According to lore, a rabbi from Morocco went to Bukhara, in what is now Uzbekistan, in the 18th century and instigated a Sephardic religious revival. "He changed it from the Persian religious tradition to the Sephardic tradition, but we are not Sephardic Jews," Perkhasov said.
The Bukharians are proud of their Jewish heritage, if not Orthodox in their observance -- Saturday, the Sabbath, is one of the shop's busiest days. Dmitri Izkhakov, who also works at Rafael Barber Shop, indicated clearly that he immigrated because he is Jewish. He arrived in New York in April 2002, because "there are now 15 [Jewish] families left in Samarkand. There were 10,000 families, and now the synagogue is closing because there is no minyan," he said, referring to the 10 adult males needed to conduct prayer services.
Barbering is a bit different, both for the newcomers and customers who recall the old-time practitioners. The Bukharian barbers don't strop their razors the way the old Italians did; they don't use fragrant oils as much or keep their scissors and tools in alcohol-filled glasses. "The Italian guys are very slow and precise," Izgelov said. "We have a little less attention to detail."
And American customers are not the same as the Uzbeks. "In Tashkent, there is more a standard haircut -- three types of haircuts," he said. "Here, everybody is different, different kinds."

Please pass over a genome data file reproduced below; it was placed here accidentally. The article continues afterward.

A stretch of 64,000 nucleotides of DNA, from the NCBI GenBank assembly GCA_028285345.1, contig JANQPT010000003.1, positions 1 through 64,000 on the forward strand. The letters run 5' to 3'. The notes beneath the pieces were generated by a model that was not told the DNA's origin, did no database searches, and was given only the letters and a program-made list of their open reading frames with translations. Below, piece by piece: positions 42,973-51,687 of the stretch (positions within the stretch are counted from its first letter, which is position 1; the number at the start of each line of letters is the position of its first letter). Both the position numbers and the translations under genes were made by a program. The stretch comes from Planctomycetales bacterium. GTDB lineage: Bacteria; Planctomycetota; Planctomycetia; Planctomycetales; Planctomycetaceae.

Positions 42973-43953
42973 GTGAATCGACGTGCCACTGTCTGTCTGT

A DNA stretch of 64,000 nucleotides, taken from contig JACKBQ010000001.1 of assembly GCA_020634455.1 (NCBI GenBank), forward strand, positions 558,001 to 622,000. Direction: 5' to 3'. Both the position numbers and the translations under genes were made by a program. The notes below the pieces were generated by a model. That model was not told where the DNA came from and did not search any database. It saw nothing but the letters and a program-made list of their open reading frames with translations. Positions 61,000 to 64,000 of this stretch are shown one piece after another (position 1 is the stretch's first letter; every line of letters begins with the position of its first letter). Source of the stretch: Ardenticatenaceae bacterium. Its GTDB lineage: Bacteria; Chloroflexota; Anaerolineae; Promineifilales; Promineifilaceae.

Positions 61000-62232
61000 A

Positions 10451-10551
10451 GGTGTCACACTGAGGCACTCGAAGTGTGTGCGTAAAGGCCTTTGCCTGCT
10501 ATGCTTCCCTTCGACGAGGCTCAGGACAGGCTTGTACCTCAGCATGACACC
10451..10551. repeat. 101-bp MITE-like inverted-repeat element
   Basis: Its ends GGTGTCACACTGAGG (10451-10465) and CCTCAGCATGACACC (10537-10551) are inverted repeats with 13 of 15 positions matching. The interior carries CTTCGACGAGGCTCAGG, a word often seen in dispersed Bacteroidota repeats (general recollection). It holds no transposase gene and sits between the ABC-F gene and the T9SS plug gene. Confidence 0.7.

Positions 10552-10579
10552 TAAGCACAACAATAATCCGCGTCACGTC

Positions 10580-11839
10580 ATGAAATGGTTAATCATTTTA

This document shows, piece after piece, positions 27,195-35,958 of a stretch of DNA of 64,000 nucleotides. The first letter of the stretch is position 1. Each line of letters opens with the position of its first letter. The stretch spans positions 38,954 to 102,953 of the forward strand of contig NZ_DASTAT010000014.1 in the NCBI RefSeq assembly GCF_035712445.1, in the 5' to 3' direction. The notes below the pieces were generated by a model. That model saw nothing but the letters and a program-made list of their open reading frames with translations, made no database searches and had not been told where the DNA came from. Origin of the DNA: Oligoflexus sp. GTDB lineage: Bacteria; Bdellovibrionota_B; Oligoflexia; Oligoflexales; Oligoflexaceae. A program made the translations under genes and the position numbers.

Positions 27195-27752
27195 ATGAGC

Ultimately, though, a barber is a barber. Daniel Fuzailov carefully shaved Alan Sternberg's head while Sternberg's son Jake, 3, perched on his dad's lap. Then Billy Hunter of Jericho, who had been the store's very first customer, came by for his regular shave.
"There are very few barbershops that do shaves anymore," Hunter said, settling back under Izgelov's ministrations. "There's a family atmosphere here. They make you feel right at home."
© 2004 The Washington Post Company
All the barbers at Rafael Barber Shop are Bukharian Jews from Uzbekistan. Standing behind Rabbi Shlomo Nisanov, in the chair, are, from left, Dmitri Izkhakov, Michael Itskhakov, Rakhmin Izgelov and Daniel Fuzailov.
(David L. Pokress -- Newsday)